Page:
Ramsey was the hero of last year’s FA Cup final but couldn’t find the net on Saturday despite five goal attempts. The Wales midfielder was unlucky with three of those shots. His effort in the 28th deflected off Vlaar to go into Given’s path. Another strike also lost its sting in the 47th because of a deflection. Ramsey was quite frustrated when the referee turned down a penalty claim in the 57th although Hutton’s arm blocked what looked like a shot on target.
Not much to say about the other two chances. Under Okore’s pressure, Ramsey could only slide a cutback from Bellerin into the side-netting in the 17th. Maybe he could have done better in the 20th when Vlaar’s poor clearance bounced off him. Ramsey couldn’t control the ball well and ended up flicking it over the bar. He had no success in front of the net but I still thought Ramsey contributed to the balance of the team, especially with some good defensive work that included five tackles, more than any other player on the pitch.
Ozil was tied with Cazorla for the most shot assists. Obviously, you expect him to thrive with a pacy forward like Walcott playing in front of him. The only negative from Saturday’s match was his delivery from set pieces (again). Ozil poorly took a free kick in the 12th and wasted corners in the 44th and 54th. It shouldn’t happen with a player as gifted technically as Ozil.
Wilshere and Giroud replaced Ozil and Walcott in the 78th before the manager sent on Oxlade-Chamberlain for Sanchez in the 90th. Our substitutes all had a hand in the fourth goal as Wilshere slipped the ball to Chambo in the third minute of stoppage time and the winger made a low cross for Giroud, who nonchalantly flicked home with the outside of his left boot.
Aston Villa never really seemed in a position to score. The only minor scares came from Szczesny’s decision-making and the youth of Coquelin and Bellerin. Szczesny made the right decision in the 13th when he charged forward to punch away Richardson’s cross for Benteke. But I thought he shouldn’t have come off his line in the 32nd. Mertesacker and Koscielny were double-teaming Benteke near the penalty spot. So there was no need for Szczesny to intercept Delph’s cross. Szczesny missed his punch and the ball fell to Cleverley but the Villans couldn’t capitalize on that goalkeeping mistake. Szczesny flapped at another cross in the 55th and was again lucky to escape punishment.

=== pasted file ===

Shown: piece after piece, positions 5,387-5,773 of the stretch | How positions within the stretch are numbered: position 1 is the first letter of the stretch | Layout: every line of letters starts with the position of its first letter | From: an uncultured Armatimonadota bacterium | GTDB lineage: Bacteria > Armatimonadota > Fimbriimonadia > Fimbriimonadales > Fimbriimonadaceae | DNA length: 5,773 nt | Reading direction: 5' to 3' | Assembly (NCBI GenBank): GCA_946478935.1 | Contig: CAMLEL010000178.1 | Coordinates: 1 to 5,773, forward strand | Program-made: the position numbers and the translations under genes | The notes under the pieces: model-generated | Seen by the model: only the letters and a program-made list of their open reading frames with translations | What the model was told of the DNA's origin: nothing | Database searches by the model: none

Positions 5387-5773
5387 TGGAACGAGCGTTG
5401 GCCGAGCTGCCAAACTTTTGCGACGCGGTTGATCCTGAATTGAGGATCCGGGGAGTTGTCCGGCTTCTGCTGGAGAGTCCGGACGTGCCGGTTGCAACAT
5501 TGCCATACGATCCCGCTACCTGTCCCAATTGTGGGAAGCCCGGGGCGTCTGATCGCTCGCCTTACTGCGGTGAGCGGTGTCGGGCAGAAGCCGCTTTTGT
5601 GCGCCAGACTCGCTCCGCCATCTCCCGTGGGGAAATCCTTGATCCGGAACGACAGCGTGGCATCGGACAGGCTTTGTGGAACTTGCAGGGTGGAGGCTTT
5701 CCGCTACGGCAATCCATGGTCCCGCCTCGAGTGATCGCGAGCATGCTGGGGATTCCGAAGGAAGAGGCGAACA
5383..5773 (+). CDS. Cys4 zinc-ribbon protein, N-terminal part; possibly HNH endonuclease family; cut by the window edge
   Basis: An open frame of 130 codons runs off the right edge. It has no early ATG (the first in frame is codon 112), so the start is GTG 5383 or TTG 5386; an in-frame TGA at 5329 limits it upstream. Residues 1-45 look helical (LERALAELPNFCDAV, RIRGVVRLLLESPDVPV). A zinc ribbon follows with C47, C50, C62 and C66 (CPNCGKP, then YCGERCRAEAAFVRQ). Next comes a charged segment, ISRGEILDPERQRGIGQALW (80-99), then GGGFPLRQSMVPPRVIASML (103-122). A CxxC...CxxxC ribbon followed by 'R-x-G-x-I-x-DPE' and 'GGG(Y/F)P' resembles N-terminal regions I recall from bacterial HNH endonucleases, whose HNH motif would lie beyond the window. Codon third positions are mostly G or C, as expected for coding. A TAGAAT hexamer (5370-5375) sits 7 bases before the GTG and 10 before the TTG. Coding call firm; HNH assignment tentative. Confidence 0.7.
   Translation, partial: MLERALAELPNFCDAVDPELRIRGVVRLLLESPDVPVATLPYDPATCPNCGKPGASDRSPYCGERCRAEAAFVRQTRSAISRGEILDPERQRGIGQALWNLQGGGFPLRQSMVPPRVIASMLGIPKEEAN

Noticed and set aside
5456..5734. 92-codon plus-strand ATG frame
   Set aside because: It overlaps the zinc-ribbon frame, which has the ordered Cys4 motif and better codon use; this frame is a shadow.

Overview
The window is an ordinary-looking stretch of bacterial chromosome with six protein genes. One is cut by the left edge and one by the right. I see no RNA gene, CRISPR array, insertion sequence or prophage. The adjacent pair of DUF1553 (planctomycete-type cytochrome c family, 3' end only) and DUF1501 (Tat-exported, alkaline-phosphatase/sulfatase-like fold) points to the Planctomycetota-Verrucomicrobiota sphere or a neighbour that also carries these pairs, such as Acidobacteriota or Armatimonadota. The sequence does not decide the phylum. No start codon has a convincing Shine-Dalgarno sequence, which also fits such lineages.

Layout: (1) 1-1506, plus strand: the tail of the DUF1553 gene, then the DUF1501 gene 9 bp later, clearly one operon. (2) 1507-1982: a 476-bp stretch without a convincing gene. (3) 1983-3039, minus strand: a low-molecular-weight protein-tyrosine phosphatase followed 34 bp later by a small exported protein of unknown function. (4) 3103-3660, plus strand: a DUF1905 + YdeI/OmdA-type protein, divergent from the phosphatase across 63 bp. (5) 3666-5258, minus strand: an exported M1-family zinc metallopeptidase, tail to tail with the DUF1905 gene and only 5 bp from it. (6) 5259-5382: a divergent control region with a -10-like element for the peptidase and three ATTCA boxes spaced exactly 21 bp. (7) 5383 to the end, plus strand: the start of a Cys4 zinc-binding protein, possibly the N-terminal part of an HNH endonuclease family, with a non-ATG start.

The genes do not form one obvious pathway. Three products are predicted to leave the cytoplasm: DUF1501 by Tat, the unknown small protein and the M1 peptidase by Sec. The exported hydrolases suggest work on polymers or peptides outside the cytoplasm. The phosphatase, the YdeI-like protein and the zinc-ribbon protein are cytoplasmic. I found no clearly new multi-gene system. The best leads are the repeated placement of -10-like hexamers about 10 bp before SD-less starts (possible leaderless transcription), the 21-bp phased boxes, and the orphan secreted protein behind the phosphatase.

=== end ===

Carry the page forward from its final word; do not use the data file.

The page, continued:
Coquelin and Bellerin looked mature for their first final but their lack of experience somehow showed in the closing minutes. Coquelin made a poor challenge on Agbonlahor in the 80th. It should have been a free kick on the edge of the box but the referee failed to spot the foul although Coquelin did not get the ball. That was poor decision-making from Coquelin since Agbonlahor still had a defender to beat. To Coquelin’s credit, he intercepted two dangerous through balls.
The next step
The Villans then had a penalty claim turned down in the 86th. Bellerin blocked Grealish’s cross but the rebound fell into Grealish’s path near the by-line. Bellerin had an arm on Grealish’s shoulder as the Aston Villa midfielder cut inside and fell to the ground. The referee thought it was a dive but I’ve already seen penalties awarded in similar situations. Bellerin had a good game with four interceptions and three tackles won, the most among Arsenal defenders, but next season he’ll need to get rid of this habit of putting his arm on a player’s shoulder inside the box.
This has been a good season for Arsenal with a third-place finish in the Premier League and a record 12th FA Cup title. Of all the English clubs, only Chelsea enjoyed a better season by winning the league title and the League Cup trophy. Manchester City finished second in the league but had no silverware to add to its trophy cabinet. And Manchester United and Liverpool both had a worse season than Arsenal. The Red Devils could only take fourth despite a schedule with no European game, while Liverpool will miss out on the Champions League next season.
Wenger knows that the next step for the club is to win the league title. Lifting the FA Cup is great but it’s no guarantee of a serious challenge for the Premier League as the 2014-15 season showed. The manager still has some homework to do this summer.